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Home2024 IssuesFebruary 2024Teacher to Teacher Leader

Teacher to Teacher Leader

By Hayo Reinders
Cambridge, 2023
ISBN: 978-1-00-901491-5

Too often, perhaps, language teaching professionals are reluctant to take on additional responsibilities in their own (or other) institutions since they feel it will involve extra administration and supervision. However, although leadership and management are often related and may appear on a continuum, the term ‘leader’ in this title does not refer to what we would normally consider management. As chapter one outlines, if you are mentoring, sharing materials, involved in action research or simply motivating colleagues, then that is what the author would describe as leadership; more specifically, this involves what he terms ‘leading from behind the scenes’, perhaps at a lower, but equally important, place.

Part One of this title looks at personal leadership; firstly getting to know yourself as a leader. Curiously – and I was left wondering at its relevance – it then looks into supporting student leadership. But by far the most useful chapter in this part (and perhaps the whole book) is that on leadership through research. Here, the author describes the value and potential benefits of research, then provides a concise explanation of the differences between two main types, action research and exploratory practice. Related to the latter is an approach that was new to me: appreciative inquiry. Other very helpful sections in this chapter cover sharing research insights gained with colleagues, plus co-researching.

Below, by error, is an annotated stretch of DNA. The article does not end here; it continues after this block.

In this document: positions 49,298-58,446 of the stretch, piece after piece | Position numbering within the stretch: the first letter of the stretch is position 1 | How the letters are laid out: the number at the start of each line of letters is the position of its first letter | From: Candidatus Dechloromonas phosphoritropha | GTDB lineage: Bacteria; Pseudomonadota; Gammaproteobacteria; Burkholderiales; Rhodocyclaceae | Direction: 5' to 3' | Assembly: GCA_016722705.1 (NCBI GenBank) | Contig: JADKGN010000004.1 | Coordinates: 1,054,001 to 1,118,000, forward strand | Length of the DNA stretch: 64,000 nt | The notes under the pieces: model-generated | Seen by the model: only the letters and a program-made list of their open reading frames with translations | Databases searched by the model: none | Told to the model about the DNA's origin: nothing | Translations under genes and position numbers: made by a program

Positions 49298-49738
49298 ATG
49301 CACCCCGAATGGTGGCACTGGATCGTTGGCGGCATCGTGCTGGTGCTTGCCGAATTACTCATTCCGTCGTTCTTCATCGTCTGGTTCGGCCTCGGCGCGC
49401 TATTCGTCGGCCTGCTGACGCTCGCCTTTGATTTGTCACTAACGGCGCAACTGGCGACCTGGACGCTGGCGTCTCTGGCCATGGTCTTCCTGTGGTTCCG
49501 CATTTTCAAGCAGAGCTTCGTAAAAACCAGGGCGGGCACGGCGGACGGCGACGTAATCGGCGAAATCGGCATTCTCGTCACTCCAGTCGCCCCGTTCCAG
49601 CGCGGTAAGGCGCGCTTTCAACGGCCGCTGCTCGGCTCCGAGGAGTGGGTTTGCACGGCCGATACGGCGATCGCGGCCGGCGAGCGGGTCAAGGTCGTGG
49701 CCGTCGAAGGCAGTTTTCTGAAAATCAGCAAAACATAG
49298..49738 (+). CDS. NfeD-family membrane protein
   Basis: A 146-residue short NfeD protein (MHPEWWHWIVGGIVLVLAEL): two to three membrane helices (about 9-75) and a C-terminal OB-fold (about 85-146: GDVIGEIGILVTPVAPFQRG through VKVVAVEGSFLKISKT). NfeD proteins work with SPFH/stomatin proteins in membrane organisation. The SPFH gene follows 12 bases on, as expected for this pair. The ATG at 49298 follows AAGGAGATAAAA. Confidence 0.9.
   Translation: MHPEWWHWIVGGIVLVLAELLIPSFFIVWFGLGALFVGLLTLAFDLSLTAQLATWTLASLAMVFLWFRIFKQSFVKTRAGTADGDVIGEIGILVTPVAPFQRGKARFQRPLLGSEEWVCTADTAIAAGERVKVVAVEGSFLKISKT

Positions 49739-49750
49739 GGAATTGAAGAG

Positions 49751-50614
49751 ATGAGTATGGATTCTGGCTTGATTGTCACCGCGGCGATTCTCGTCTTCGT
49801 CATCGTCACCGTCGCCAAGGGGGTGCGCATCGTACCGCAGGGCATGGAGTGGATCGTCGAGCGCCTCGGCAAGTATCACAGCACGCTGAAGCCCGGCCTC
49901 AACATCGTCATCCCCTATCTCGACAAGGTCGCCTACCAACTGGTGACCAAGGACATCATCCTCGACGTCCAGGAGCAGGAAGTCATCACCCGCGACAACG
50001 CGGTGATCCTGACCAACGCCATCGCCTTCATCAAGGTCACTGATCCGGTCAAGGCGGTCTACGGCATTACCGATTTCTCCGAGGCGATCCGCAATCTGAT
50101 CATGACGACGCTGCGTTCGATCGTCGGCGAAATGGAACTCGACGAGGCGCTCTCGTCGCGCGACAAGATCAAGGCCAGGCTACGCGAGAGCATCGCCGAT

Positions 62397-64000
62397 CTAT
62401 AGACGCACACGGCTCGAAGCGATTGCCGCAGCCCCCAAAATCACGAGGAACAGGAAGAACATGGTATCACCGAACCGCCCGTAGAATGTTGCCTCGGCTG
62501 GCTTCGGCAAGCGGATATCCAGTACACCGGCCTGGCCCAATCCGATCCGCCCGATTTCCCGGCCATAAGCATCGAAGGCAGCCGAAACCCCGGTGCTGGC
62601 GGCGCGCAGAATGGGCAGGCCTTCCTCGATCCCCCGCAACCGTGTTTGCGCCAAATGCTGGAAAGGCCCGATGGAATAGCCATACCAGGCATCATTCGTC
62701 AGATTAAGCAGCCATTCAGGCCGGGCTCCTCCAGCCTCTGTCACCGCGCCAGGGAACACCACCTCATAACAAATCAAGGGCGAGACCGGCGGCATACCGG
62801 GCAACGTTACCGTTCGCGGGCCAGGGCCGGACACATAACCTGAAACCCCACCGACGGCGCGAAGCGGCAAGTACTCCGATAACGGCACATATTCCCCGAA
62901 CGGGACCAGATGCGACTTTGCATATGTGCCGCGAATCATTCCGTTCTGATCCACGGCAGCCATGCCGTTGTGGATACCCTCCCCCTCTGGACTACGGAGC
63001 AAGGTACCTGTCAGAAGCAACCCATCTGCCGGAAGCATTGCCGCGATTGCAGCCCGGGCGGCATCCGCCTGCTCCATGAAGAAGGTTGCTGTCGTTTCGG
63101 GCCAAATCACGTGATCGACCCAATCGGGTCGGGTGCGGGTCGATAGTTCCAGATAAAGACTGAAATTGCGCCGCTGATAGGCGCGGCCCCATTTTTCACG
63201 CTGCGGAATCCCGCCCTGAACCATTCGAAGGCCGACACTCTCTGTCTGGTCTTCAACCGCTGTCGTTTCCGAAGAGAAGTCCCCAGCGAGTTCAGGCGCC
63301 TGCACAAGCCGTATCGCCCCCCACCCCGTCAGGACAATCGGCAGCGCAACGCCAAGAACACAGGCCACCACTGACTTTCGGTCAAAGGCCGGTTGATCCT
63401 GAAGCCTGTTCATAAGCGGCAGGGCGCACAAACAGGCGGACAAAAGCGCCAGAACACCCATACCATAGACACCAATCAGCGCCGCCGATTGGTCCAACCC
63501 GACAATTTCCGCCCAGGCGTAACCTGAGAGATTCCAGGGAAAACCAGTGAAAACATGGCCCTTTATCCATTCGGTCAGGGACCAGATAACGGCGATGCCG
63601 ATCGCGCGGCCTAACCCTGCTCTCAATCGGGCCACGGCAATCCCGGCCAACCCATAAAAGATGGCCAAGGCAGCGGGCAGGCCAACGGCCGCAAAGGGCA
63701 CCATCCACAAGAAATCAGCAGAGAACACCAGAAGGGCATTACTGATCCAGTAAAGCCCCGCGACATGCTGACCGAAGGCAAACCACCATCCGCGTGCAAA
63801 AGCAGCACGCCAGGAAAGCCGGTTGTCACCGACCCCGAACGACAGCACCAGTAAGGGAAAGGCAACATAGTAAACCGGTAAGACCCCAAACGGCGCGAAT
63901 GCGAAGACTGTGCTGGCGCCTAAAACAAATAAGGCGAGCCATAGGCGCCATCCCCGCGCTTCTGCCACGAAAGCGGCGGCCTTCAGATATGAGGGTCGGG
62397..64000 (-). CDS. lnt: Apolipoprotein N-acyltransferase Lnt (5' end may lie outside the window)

Part Two concerns community leadership, and looks at building supportive communities by making a language teaching department more inclusive and accommodating by means of networking, cooperation, collaboration and partnerships. Throughout each chapter, sections appear on common concerns, such as whether or not to invite the manager to the safe space created where teachers can voice their real opinions. My own opinion is they should not.

Each chapter ends with the outline of a personal project for potential leaders-from-behind to engage in. Resistance and conflict are certain to appear when innovation is on the horizon, and the author provides valuable pointers for dealing with both, such as having what he terms critical, fierce and courageous conversations. It’s always good to see teacher wellbeing highlighted, and although techniques for enhancing wellbeing are listed on page 98 of the book, we are reminded that teachers do not burn out; chaotic institutions and systems cause this to happen.

The final part, on professional leadership, veers away from the notion of leadership
as described above and opens with a rather theoretical chapter on understanding the organisation we might be involved with.

For leadership to run smoothly, it’s vital we are aware of the stakeholders involved; these are individuals, groups and organisations affected by project development. Communicating with stakeholders and how to gain approval from those such as the Director of the institution’s language centre and IT support are explained in detail.

The final two chapters are devoted to fostering innovation and attaining sustainable education, both of which are largely theoretical. Language teaching professionals likely to benefit the most from this title will be those wishing to put into practice with others in their institution their skills and knowledge acquired on recently completed DELTA or Master’s courses, although I would recommend selective reading of the chapters.

Image courtesy of Library
Wayne Trotman
Wayne Trotman
Wayne is a teacher educator at Izmir Katip Celebi University in Izmir, Turkey. Wayne has been involved in language teaching both in the UK and overseas since 1981. He holds an MSc in TESOL from Aston University and a PhD in ELT and Applied Linguistics from the University of Warwick.
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